Director Peter Berg and writer David Aaron Cohen’s adaptation of H.G. “Buzz” Bissinger’s novel chronicles the travails of a football mad Texas town and their high school team’s attempt to win the State Championship amidst social and personal pressures. Living up to the seminal novel was always going to be next to impossible especially for a (albeit) solid journeyman like Berg but there’s no denying this one just sort of works. From the bone shaking tackles, the swagger of the touchdowns, to the strategising on the sidelines, Berg does every bit of the game justice and so the audience will be suitably engrossed on that level alone. But it’s the team camaraderie and off-field personal tests that coach and players alike face throughout the season that gives this movie its substance despite Berg and Cohen presenting only fleeting snippets of each drama ‘s due to time limitations. Berg quite smartly uses the energy of the rough and tumble to exhilarate the audience and then funnel it into some rather touching moments of emotion when needed. It’s all very explicit with plenty of slow motion shots and uplifting score but, because of its honesty and Berg and Cohen’s success in binding us to the players, the resultant goosebumps are guilt free and welcome. Billy Bob Thornton puts in an outstanding shift as the thoughtful coach desperate to keep both his self respect and his job despite their mutual interference. But it’s a bunch of unknowns that fill out the rest of the cast and not one puts a foot wrong. Modest in its aims yet efficient in its execution, Friday Night Lights does what all good sports dramas should do and remains respectful of the source material as it goes. Nicely done Mr Berg.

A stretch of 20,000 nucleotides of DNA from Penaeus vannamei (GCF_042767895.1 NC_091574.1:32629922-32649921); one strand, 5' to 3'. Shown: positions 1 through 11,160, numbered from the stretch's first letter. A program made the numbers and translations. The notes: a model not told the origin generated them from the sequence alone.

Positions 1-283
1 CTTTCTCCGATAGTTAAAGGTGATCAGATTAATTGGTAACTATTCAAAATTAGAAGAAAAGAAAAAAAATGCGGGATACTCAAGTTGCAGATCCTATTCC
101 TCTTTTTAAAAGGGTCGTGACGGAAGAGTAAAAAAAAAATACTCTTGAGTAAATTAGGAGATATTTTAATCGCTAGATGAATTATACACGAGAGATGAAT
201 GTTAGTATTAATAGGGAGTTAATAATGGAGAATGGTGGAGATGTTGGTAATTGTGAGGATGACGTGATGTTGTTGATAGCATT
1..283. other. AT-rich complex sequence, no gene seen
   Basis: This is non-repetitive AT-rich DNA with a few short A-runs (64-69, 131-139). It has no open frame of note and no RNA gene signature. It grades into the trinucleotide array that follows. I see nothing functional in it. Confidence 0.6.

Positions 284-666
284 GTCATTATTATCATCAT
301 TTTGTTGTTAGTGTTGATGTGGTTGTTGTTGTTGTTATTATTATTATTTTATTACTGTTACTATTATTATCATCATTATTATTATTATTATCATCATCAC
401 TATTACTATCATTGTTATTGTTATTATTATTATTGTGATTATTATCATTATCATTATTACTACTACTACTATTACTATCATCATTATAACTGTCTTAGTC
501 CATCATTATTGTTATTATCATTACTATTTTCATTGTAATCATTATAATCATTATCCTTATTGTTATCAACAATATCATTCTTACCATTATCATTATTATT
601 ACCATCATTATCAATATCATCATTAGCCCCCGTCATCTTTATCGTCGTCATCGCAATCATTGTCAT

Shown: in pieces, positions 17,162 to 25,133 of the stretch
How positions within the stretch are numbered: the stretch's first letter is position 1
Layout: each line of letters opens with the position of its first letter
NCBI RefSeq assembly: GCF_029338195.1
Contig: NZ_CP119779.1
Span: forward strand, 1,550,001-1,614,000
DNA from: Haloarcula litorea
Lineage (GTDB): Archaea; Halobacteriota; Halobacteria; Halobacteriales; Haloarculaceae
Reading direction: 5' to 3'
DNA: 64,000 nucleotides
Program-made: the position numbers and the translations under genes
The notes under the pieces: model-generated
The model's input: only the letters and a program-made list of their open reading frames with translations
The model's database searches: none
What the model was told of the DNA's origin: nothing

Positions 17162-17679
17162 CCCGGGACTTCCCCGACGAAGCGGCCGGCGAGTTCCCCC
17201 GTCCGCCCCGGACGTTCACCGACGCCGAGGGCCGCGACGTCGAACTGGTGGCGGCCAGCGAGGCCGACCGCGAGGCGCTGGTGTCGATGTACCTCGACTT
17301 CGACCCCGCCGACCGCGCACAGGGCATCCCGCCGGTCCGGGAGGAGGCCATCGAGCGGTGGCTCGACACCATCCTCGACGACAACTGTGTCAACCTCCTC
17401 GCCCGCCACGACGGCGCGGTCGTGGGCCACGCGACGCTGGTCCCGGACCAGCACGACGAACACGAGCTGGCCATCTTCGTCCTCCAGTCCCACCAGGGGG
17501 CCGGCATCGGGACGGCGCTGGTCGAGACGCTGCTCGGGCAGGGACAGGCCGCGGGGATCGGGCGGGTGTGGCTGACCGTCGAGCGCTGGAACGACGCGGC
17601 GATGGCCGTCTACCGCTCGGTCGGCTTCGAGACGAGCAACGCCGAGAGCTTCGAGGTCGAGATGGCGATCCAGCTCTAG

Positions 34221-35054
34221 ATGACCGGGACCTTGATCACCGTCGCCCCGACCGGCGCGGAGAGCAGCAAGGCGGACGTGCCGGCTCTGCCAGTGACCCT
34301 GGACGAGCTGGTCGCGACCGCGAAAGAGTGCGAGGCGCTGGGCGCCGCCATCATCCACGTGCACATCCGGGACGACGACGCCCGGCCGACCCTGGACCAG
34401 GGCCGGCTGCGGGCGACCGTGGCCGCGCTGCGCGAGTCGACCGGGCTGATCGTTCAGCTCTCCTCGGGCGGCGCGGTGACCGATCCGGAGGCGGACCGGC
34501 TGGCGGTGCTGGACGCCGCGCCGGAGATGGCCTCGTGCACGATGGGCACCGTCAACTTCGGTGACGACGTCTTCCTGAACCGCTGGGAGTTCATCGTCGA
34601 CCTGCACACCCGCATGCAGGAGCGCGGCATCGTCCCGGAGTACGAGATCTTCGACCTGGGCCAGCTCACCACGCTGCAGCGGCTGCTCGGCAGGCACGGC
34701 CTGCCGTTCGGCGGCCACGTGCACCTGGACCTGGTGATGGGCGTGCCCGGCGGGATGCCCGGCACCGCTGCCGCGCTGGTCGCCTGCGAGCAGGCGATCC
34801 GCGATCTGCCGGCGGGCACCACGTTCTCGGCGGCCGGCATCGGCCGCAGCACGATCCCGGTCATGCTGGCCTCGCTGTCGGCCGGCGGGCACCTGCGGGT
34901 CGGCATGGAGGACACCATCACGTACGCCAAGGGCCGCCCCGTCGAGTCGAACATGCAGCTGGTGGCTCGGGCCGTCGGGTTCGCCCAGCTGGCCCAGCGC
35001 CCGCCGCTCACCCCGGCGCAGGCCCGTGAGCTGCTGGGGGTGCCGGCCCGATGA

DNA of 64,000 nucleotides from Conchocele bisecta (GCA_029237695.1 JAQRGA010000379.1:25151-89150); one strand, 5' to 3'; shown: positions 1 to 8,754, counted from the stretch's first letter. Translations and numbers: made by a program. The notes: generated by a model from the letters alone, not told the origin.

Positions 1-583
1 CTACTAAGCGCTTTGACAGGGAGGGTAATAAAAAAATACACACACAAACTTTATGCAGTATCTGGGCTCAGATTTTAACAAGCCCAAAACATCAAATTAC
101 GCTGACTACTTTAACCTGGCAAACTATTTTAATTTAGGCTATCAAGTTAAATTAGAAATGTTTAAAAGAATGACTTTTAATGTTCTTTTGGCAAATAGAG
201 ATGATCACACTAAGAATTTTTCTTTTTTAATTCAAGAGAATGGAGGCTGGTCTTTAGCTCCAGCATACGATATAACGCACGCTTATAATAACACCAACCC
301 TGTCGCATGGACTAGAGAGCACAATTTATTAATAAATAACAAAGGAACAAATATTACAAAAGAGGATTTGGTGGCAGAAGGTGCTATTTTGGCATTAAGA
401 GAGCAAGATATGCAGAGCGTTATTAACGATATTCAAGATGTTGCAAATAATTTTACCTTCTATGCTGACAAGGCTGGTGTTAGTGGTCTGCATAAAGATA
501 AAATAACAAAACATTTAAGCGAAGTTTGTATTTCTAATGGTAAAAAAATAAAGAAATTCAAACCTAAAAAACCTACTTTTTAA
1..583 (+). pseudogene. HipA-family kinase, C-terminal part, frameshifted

Rating: The Good – 74.4 Genre: Drama, Sport Duration: 134 mins Director: Bennett Miller Stars: Steve Carell, Channing Tatum, Mark Ruffalo
When a billionaire dilettante, John du Pont, attempts to build a reputation as a wrestling coach, he persuades the more vulnerable of the Olympic champion Schultz brothers, Mark, to lead his new team on his family’s Foxcatcher estate. As du Pont insinuates himself into Mark’s life until the latter withdraws, the disturbed misfit refocuses his attempt to lure the older brother, Dave, to Team Foxcatcher to the ultimate detriment of both siblings.